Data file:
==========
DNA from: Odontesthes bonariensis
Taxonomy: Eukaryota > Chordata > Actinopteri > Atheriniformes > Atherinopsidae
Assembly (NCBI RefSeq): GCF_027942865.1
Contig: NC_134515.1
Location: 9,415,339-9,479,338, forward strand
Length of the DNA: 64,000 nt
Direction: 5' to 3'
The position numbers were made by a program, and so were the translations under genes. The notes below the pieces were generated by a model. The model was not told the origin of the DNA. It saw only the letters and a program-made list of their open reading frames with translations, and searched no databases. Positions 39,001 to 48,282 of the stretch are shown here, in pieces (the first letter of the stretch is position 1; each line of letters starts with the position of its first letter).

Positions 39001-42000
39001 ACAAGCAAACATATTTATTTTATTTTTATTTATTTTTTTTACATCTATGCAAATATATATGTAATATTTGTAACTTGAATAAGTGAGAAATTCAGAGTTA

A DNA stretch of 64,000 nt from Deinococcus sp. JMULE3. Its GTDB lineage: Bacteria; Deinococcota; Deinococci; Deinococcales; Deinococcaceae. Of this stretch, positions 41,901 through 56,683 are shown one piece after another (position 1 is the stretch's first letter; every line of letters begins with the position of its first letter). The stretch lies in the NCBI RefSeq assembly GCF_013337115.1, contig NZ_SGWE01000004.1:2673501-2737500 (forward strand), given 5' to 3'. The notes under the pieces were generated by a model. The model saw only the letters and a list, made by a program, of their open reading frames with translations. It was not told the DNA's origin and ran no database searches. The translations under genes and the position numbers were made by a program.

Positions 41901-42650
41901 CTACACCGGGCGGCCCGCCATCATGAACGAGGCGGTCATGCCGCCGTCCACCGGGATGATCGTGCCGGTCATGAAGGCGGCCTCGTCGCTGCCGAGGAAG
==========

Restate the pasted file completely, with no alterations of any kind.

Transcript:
DNA from: Odontesthes bonariensis
Taxonomy: Eukaryota > Chordata > Actinopteri > Atheriniformes > Atherinopsidae
Assembly (NCBI RefSeq): GCF_027942865.1
Contig: NC_134515.1
Location: 9,415,339-9,479,338, forward strand
Length of the DNA: 64,000 nt
Direction: 5' to 3'
The position numbers were made by a program, and so were the translations under genes. The notes below the pieces were generated by a model. The model was not told the origin of the DNA. It saw only the letters and a program-made list of their open reading frames with translations, and searched no databases. Positions 39,001 to 48,282 of the stretch are shown here, in pieces (the first letter of the stretch is position 1; each line of letters starts with the position of its first letter).

Positions 39001-42000
39001 ACAAGCAAACATATTTATTTTATTTTTATTTATTTTTTTTACATCTATGCAAATATATATGTAATATTTGTAACTTGAATAAGTGAGAAATTCAGAGTTA

A DNA stretch of 64,000 nt from Deinococcus sp. JMULE3. Its GTDB lineage: Bacteria; Deinococcota; Deinococci; Deinococcales; Deinococcaceae. Of this stretch, positions 41,901 through 56,683 are shown one piece after another (position 1 is the stretch's first letter; every line of letters begins with the position of its first letter). The stretch lies in the NCBI RefSeq assembly GCF_013337115.1, contig NZ_SGWE01000004.1:2673501-2737500 (forward strand), given 5' to 3'. The notes under the pieces were generated by a model. The model saw only the letters and a list, made by a program, of their open reading frames with translations. It was not told the DNA's origin and ran no database searches. The translations under genes and the position numbers were made by a program.

Positions 41901-42650
41901 CTACACCGGGCGGCCCGCCATCATGAACGAGGCGGTCATGCCGCCGTCCACCGGGATGATCGTGCCGGTCATGAAGGCGGCCTCGTCGCTGCCGAGGAAG